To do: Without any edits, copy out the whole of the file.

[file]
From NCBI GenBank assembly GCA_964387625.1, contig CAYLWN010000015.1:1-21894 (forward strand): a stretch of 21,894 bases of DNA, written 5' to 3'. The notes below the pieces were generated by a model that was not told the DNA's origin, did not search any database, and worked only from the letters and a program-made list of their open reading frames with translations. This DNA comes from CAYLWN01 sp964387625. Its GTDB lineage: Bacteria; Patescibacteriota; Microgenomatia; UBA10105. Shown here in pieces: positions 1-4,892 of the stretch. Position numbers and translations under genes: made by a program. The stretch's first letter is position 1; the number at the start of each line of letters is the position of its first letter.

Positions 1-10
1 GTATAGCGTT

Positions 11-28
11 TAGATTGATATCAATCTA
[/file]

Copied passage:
From NCBI GenBank assembly GCA_964387625.1, contig CAYLWN010000015.1:1-21894 (forward strand): a stretch of 21,894 bases of DNA, written 5' to 3'. The notes below the pieces were generated by a model that was not told the DNA's origin, did not search any database, and worked only from the letters and a program-made list of their open reading frames with translations. This DNA comes from CAYLWN01 sp964387625. Its GTDB lineage: Bacteria; Patescibacteriota; Microgenomatia; UBA10105. Shown here in pieces: positions 1-4,892 of the stretch. Position numbers and translations under genes: made by a program. The stretch's first letter is position 1; the number at the start of each line of letters is the position of its first letter.

Positions 1-10
1 GTATAGCGTT

Positions 11-28
11 TAGATTGATATCAATCTA